The NCOs were shipped to a German POW camp, Stalag IXA in Zeigenhain. There were 1,292 men in this group. Master Seargent Roddie Edmonds assumed command of the 422nd as the highest-ranking NCO among them. He was 25 years old.

The German policy toward American Jewish soldiers emulated the treatment of indigenous German Jewish citizens: single out the Jews (in this case, the Jewish POWs) and deport them to extermination or slave labor camps.

In January 1945, the commandant of Stalag IXA, Major Siegmann, ordered all Jewish POWs to report the next morning. By this time, American soldiers knew the Germans were murdering Jews, and separating them would put them in great danger.  When morning arrived, Master Sergeant Edmonds ordered all 1,292 of his soldiers – Jewish and non-Jewish-to stand together when the Jewish soldiers were to report.  

When Major Siegmann saw all the camp’s inmates standing in front of their barracks, he said to Edmonds (in English): They cannot all be Jews.

Edmonds replied: We are all Jews.

According to numerous witnesses, Siegmann drew his pistol and jammed it into Edmond’s forehead, and said, “I’ll give you one more chance. Have the Jewish men step forward or I will shoot you on the spot”.

Master Sergeant Roddie Edmonds stated, “According to the Geneva Convention, we have to give only our name, rank, and serial number. If you shoot me, you will have to shoot all of us. The war is almost over, and after the war, you will be tried for war crimes. We are all Jews here.”

The German officer stalked away. There were 200 Jewish GIs among the almost 1300 American POWs.  Their lives – and the lives of their future families and progeny, were saved by Edmonds’ act of courage and by the awareness that international law meant something.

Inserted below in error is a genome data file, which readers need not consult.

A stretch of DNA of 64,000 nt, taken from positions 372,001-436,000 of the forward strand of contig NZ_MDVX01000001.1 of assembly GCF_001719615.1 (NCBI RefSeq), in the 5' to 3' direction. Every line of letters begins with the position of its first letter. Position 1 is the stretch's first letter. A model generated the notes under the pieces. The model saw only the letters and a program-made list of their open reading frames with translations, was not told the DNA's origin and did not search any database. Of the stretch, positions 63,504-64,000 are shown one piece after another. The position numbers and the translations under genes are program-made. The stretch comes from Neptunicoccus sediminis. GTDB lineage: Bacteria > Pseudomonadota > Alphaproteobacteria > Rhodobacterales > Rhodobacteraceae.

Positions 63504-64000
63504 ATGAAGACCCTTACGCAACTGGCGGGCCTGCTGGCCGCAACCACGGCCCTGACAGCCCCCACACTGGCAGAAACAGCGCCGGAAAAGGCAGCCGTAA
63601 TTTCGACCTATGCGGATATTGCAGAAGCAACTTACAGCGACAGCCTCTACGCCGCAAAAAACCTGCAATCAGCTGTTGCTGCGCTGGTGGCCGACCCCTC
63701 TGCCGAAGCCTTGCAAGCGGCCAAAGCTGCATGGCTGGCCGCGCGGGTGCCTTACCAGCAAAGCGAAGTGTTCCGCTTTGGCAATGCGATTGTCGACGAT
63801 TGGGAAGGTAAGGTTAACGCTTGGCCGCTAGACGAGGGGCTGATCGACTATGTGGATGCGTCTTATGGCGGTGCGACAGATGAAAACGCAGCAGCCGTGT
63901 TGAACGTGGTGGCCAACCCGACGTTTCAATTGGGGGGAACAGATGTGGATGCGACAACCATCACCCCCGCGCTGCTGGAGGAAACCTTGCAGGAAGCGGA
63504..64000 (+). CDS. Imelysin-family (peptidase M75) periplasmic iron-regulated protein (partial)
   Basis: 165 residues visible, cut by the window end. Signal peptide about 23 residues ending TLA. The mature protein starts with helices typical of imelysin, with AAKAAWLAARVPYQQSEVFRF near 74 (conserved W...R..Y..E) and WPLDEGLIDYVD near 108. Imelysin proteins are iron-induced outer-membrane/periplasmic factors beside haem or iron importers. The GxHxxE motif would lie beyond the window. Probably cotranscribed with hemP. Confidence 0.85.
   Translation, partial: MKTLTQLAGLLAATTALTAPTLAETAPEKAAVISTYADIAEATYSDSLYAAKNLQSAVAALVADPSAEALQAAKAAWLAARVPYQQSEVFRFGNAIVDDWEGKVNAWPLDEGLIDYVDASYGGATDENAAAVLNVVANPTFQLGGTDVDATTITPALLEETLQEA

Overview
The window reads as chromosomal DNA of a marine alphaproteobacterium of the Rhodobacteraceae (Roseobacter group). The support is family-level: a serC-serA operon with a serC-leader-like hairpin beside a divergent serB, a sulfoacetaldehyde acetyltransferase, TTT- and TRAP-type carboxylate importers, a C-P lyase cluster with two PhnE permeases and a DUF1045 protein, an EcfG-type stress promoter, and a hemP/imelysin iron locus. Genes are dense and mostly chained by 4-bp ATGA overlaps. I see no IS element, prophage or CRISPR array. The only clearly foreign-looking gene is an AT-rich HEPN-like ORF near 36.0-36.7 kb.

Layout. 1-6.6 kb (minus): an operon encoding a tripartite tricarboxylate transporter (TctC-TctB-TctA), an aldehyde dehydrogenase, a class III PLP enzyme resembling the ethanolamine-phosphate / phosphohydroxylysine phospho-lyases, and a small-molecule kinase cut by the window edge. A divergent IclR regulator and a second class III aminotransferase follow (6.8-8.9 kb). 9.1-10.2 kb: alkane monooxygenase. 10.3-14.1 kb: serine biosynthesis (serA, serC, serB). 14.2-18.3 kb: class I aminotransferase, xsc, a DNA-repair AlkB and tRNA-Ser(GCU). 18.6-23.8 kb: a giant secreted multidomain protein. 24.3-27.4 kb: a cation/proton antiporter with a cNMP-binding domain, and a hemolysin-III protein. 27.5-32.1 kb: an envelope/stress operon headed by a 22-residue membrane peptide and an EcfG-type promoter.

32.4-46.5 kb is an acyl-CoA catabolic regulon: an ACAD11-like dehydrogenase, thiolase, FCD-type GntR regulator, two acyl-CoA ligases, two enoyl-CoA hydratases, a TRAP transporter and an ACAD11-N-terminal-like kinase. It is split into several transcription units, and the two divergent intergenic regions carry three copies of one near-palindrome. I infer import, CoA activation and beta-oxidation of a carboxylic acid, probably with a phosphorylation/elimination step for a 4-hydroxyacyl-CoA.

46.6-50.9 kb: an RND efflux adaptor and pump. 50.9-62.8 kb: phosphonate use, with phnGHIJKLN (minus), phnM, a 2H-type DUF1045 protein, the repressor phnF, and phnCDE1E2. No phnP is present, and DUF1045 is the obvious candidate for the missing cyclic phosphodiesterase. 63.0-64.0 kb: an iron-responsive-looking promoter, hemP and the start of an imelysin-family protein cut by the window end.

Like many righteous Gentiles who survived the war, Edmonds almost never spoke of his war time experiences. He never discussed them with his wife and children, and they knew little of his incredible heroism. For Roddy Edmonds, his military exploits were simply something he chose not to talk about.

Years after Edmonds passed away, a strange chain of events motivated his son Chris to try and locate several soldiers who served with his father. Eventually, several Jewish veterans told Chris Edmonds the details of what they witnessed on that fateful day in January 1945.

Chris Edmonds: “When Dad got the orders and told his men that they were not giving up the Jewish soldiers, they could have said no. When the commandant pressed the gun against my father, some of the men could have pointed out the Jews. None of them did that. They all stood together.  What he did [that morning] sent an incredible bolt of hope through the men. They saw they could resist. They saw they could survive.”

Master Sgt. Roddie Edmonds and his fellow POWs were liberated on March 30th, 1945. In the Jewish calendar, it was the 16th day of Nisan, 5705: the second day of Passover, the festival of freedom. 

The frightening explosion in anti-Semitism must be confronted and challenged through acts of courage. We are all Jews.

On this day of remembrance may we be merited to demonstrate true courage and bravery like Roddie Edmonds and those like him, who risked their lives to save the Jewish people.